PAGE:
This Homemade French Onion Soup post is sponsored by Kettle and Fire. I received samples to use in this recipe. All opinions are my own. If you purchase from Kettle and Fire, I receive a small commission. Thank you for supporting the brands that support Garlic & Zest!
French Onion Soup. Crocks filled with sweet caramelized onion, rich, sherry-kissed stock, topped with a crusty baguette and reams of melty gruyere. This is one of life’s true pleasures. But to make it — and make it well, you need beef stock, made from scratch right? The kind of stock that comes from slow-roasting beef bones and simmering for days. While it’s not difficult, it requires time that most of us don’t have. But it doesn’t have to be that way. Not anymore. In a kind of serendipity, I’ve discovered Kettle and Fire real beef bone broth.
It’s made from grass-fed beef bones, and is slow simmered for more than 20 hours. This broth is paleo friendly and gluten-free, and it’s made from the same ingredients you would use in your own kitchen, if you had the time (check out the video, above). And it’s exactly what I needed for this Homemade French Onion Soup.
While French Onion Soup may seem like an indulgence with a cheese-laden crouton crowning the bowl, you may not know that the bone broth in this soup is incredibly nutritious.
Nutritional Benefits of Real Bone Broth
Real bone broth is made from parts of the animal we typically throw away (bones, marrow, joints) and it’s slow-simmered for 12-24 hours. Animal bones contain collagen and the long cooking process breaks down the collagen into a more digestible form — gelatin. It’s the gelatin that contains many amino acids like glutamine which helps repair your gut lining, detox your liver, and reduce joint inflammation.
Sourcing Real Bone Broth
Trouble is, you don’t get those benefits with the canned beef broth in the grocery store. I checked and one of the more popular brands – doesn’t even contain beef bones… much less carrots, onions, etc. and it has way to much sodium. The difference is huge!!! Read more about the nutritional benefits of bone broth here – or scroll down to see the rest of this recipe.
Homemade French onion soup starts with caramelized onions and I wrote a whole post on how to achieve perfect caramelization. In a nutshell… thinly slice the onions and simmer in a heavy pot until they give up their liquid and start to turn a golden color. After they’ve caramelized, add dry white wine 🙂 and simmer until nearly all the liquid has evaporated. Then add the bay leaves, thyme and the broth.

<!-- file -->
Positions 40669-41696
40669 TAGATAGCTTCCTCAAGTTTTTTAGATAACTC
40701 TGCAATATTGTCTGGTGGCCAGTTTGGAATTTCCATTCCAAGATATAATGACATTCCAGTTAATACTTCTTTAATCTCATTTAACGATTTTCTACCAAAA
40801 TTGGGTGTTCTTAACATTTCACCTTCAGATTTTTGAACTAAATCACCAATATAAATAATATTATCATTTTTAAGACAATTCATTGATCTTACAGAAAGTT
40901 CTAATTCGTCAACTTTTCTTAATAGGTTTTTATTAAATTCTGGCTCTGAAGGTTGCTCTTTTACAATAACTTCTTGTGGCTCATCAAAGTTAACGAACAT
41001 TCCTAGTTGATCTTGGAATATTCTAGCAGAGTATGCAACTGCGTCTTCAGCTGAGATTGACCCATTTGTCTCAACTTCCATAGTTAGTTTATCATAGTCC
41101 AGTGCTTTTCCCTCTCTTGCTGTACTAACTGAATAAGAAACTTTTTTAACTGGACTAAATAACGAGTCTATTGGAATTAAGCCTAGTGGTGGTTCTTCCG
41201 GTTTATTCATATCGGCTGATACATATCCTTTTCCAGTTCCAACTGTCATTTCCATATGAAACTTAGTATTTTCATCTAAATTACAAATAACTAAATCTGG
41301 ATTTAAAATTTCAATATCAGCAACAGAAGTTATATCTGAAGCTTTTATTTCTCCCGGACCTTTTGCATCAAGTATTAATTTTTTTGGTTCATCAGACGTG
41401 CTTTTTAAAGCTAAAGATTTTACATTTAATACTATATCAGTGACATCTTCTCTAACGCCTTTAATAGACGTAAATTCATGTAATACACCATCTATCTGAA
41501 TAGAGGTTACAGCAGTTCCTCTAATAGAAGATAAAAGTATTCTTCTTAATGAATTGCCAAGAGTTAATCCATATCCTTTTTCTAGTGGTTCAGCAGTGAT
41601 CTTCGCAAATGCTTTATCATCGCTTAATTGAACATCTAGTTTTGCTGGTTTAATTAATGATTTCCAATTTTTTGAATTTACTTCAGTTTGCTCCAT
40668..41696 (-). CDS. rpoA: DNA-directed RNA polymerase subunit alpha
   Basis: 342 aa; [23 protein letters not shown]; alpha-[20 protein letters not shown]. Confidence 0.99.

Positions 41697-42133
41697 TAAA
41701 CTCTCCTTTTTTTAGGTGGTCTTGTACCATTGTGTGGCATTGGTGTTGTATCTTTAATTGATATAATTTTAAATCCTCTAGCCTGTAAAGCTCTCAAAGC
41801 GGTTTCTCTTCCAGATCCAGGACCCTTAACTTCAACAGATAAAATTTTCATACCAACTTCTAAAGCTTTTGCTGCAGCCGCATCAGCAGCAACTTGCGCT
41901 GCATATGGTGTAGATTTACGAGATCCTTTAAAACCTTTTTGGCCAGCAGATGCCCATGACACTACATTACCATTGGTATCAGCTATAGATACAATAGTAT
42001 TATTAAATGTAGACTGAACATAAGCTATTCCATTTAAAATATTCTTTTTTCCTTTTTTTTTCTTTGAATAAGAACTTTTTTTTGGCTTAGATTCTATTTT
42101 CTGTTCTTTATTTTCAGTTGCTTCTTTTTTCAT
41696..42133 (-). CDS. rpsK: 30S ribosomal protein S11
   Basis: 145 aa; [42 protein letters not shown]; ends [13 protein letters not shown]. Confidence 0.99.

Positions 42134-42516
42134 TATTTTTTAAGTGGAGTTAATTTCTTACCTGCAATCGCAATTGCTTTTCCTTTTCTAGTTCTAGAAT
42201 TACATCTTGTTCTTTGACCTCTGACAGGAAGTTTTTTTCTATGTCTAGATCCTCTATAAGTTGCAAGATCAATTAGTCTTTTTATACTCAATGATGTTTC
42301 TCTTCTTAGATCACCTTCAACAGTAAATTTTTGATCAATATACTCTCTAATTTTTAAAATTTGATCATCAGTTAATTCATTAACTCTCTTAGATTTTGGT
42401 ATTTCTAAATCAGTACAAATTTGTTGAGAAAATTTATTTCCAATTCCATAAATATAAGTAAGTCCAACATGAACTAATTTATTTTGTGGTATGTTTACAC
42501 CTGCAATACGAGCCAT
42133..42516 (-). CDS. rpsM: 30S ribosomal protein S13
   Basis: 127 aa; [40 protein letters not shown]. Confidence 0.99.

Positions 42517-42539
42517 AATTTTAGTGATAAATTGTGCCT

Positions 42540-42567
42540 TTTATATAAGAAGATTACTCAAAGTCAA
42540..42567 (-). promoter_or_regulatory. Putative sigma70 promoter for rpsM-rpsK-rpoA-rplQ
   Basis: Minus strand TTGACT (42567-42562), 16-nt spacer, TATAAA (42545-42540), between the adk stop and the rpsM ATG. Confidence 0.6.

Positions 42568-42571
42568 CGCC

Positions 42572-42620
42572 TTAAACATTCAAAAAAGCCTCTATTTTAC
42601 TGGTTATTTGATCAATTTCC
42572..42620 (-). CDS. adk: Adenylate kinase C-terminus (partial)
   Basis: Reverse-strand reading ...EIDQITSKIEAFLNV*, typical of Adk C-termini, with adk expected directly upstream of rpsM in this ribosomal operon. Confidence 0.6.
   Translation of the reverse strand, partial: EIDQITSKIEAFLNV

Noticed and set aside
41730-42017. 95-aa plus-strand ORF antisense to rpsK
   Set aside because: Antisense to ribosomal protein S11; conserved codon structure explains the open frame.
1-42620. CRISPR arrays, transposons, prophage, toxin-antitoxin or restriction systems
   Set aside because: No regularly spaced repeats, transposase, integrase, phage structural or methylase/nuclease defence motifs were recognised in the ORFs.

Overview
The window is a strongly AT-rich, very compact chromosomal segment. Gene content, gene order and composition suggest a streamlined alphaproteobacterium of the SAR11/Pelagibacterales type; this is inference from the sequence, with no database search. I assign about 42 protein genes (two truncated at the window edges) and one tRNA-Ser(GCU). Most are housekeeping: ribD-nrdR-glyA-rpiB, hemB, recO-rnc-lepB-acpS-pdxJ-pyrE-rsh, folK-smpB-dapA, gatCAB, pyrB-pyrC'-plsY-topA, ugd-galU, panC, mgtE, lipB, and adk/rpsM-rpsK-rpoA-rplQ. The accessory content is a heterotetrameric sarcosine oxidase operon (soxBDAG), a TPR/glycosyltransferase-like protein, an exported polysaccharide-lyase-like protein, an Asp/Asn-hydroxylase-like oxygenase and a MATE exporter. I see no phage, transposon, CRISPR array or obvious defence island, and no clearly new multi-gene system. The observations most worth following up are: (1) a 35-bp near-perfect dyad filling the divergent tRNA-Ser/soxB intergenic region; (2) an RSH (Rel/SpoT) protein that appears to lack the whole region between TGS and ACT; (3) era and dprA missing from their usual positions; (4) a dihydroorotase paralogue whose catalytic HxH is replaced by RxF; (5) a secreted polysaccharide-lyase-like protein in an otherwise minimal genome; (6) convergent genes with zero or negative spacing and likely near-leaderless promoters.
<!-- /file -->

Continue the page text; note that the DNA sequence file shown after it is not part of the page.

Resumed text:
The soup simmers for another 15 or so minutes and while it’s cooking, Grate the gruyere and toast the sliced baguette rounds. A little dry sherry added to each of the bowls, gives the soup its familiar flavor.
Baking French Onion Soup
Top with crispy baguette slices and a generous sprinkle of shredded gruyere – then it’s into the oven for the last few minutes. This has got to be one of my all time favorite soups. I love the part crispy, part gooey, and part soup-laden bread, the stretchy cheese, tender onions and savory broth. If you’ve never made Homemade French Onion Soup yourself, what are you waiting for?
To order some Kettle and Fire Beef Bone Broth for yourself and have it delivered to your door, click here and use the promo code “GARLICANDZEST15”, to get 15% off your first order. Whoo hoo! Discounts!!!
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Homemade French Onion Soup
The best French Onion Soup with tender onions, sherry spiked beef broth and cheesy croutons!
- 3 tablespoon unsalted butter
- 3 large sweet onions about 2 pounds peeled and thinly sliced
- 2 teaspoons vegetable or canola oil
- 3/4 teaspoon kosher salt
- 1/4 teaspoon black pepper
- 1 cup white wine
- 4 cups Beef Bone Broth I used Kettle and Fire
- 8 sprigs thyme
- 2 bay leaves
- 4 slices baguette sliced into 1/2" rounds
- 1 garlic clove optional
- 2 teaspoons sherry
- 4 ounces gruyere cheese grated
- In a large dutch oven over medium heat, melt the butter and oil together. Add the sliced onions and cook for 15 minutes until softened, stirring occasionally. Stir in the salt and pepper. Place the lid askew on the pot and continue to cook for an additional 45-50 minutes, stirring occasionally until they onions are caramelized. Moderate the heat if the onions are browning too quickly.
- Add the wine and simmer until most of the liquid has evaporated, about 10-15 minutes. Tie the thyme with a kitchen string into a tight bundle. Add the thyme, bay leaves and broth. Simmer for 15 minutes.
Meanwhile preheat the oven to 400°. Slice the baguette into rounds and place on a baking sheet. Bake the bread for about 4-5 minutes, then flip the slices and cook for an additional 3-4 minutes, until toasts are crisp and lightly browned. Lightly rub the garlic over one side of the toasts.
Turn up the oven to broil.
Remove the thyme and bay leaves and discard. Add half a teaspoon of sherry each to 4 ovenproof crocks or bowls. Ladle the soup into the bowls and place on a baking sheet. Rest 1-2 toasts on top of each bowl of soup, depending on how large they are (garlic side up) and sprinkle each with the gruyere.
- Broil for 2-5 minutes until the cheese is melty and the edges of the bread are crisp. Serve.
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